What do I do now, Coach?
Welcome to winter! We are fully immersed, at least those of us in the Midwest, in that gray and chilly time of year that sometimes is snowy, sometimes isn’t, but we are closer to spring than we were to fall. If you’re like most of the general population, you’re starting to think about where to take a spring vacation and how you might look in a swimsuit when it gets warm. If you’re a summertime athlete, however, you should be thinking about what your goals are for the year and how you’re going to get there!
Once you have your goals determined, you might look at your calendar and think about how many months there are between your goal race in August and….March. That’s five months! How do you make the most productive use of the time you have now, while the snow is still on the ground, before you can start doing group rides and outdoor swims?
This time of the year is a great time to do base training. As a little background, when your coach sets up your annual plan, or your training for the year, your year is broken up into different phases that each have a different purpose. We know where we need to end up (racing!), which means we need to be strong and fast and highly skilled in our sports. In order to become strong and fast and skilled, we need to start now, building our base to support the next phases of training. Base training is when we develop the body’s ability to burn fat as fuel, we build strength and core stability, we improve aerobic endurance, and we train specific swimming, cycling, and running skills that will be needed in later phases of training.
Endurance athletes usually need to train the body to burn fat as fuel especially as race distances get longer. If you can use fat to fuel your training and racing you need to consume fewer calories during your event in order to perform at the same level. The fewer calories you consume during a race, the lower the likelihood that your gel or bar will cause gastrointestinal distress which can distract you from your goals.
Strength training is key to not only being able to pedal or run your way up hill after hill, it is also a key element in maintaining good running form, powerful strokes when you swim, and even good cycling form. At this time of year you are preparing your muscles and connective tissue for higher intensity strength training that will be needed in upcoming phases.
Aerobic endurance training builds the foundation that speed training will depend upon later in the season. This is often thought of as steady-state activity of moderate intensity, but doesn’t mean that you can’t add intensity to your workouts! We need to develop the body’s ability to handle training volume in base training so that future phases can be focused on building strength and speed.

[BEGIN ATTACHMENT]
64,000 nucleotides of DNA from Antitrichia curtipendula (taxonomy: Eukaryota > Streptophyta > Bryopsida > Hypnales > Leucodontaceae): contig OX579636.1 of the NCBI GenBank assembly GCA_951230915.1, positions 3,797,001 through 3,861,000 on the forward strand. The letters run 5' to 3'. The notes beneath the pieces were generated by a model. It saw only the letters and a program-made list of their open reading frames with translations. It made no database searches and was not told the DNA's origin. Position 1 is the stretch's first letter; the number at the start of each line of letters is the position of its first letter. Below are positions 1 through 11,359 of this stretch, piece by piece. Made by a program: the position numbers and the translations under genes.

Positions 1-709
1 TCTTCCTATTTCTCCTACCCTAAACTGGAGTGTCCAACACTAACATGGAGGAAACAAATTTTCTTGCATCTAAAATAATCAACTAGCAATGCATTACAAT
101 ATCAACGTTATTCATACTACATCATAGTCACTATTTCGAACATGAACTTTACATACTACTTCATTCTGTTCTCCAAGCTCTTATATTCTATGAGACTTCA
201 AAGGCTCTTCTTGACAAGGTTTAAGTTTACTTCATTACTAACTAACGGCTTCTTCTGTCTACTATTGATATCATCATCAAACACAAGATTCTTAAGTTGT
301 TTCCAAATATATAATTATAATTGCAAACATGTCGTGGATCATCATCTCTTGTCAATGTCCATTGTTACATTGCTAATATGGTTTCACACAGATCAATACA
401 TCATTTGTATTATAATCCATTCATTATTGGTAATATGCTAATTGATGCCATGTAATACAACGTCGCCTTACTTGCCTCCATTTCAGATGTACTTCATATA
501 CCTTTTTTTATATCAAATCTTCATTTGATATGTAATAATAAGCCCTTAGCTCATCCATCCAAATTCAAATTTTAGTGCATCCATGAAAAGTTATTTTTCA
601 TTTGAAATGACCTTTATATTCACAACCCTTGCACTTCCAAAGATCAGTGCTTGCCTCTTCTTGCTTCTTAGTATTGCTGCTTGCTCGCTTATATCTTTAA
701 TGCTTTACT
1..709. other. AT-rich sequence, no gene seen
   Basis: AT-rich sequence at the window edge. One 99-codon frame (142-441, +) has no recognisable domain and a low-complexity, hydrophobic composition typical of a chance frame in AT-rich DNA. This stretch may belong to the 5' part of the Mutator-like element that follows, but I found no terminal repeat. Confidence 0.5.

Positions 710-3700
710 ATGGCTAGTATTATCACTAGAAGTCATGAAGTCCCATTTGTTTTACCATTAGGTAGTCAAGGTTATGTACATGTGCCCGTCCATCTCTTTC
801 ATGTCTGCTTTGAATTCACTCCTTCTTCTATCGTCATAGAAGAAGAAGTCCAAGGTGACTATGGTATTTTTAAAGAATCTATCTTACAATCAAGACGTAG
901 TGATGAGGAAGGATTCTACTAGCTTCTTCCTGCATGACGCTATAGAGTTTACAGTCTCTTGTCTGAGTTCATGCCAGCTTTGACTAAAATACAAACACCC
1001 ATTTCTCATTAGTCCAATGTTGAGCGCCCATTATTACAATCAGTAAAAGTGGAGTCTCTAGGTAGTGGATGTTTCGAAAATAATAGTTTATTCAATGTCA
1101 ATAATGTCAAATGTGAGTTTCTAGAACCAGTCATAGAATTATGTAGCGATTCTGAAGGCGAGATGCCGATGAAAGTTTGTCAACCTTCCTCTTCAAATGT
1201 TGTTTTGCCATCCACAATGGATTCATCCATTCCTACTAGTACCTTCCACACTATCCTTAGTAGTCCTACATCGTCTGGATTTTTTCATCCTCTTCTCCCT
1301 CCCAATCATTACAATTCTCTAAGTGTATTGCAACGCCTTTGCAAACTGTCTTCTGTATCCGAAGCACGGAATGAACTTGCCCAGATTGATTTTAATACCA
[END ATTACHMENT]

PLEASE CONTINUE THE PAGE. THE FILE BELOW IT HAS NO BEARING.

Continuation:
Base is also a great time of year to work on skill development, particularly in your swim and your bike. Improving your swim technique will help you be more efficient in the water and you spend less energy getting through the water faster. Improving your cycling technique will enable you to use your power more effectively with less wasted effort. And improving your running form to be more efficient will help you to run with less effort and avoid injuries.
By now, if you’re a coached athlete, you may have a better feel for why your coach is giving you the workouts that you’ve been doing. If you are not a coached athlete, you may be a little overwhelmed with all of the different things that need to be accomplished in the next several weeks! I think many of you will relate to some part of my own personal experience in this area.
Naturally being detail-oriented and frugal, I spent a fair bit of time as a self-coached athlete. While I saved money, I also spent a lot of time wondering if I was doing the right amount of each kind of workout, wondering if my intensity was high enough or too high, and wondering what to do when I eventually overtrained myself, which I did with remarkable regularity! You might know that feeling—dreading workouts, nagging injuries, and the worry about whether you can get things back under control before race day.
After hiring a coach, I don’t worry anymore. I know that as long as I communicate openly with my coach I will have the right amount of intensity at the right time and overtraining is a thing of my past. I no longer need to manage the workouts, I just need to do them. Most importantly, the time that I used to spend planning and the energy I used to spend worrying is available for what I really enjoy doing—swim, bike, and run!
Judie Refvik is a USA Certified Triathlon Coach with Experience Triathlon Coaching Services. As leaders in the endurance coaching industry, Coach Judie and the Experience Triathlon coaching team help athletes of all ages and abilities achieve success in training, racing and life. Learn more about Coach Judie and Experience Triathlon at www.experiencetriathlon.com and www.ET-Youth.com.
Bompa, TO. Periodization: Theory and Methodology of Training.4th ed. Champaign, IL: Human Kinetics, 1999.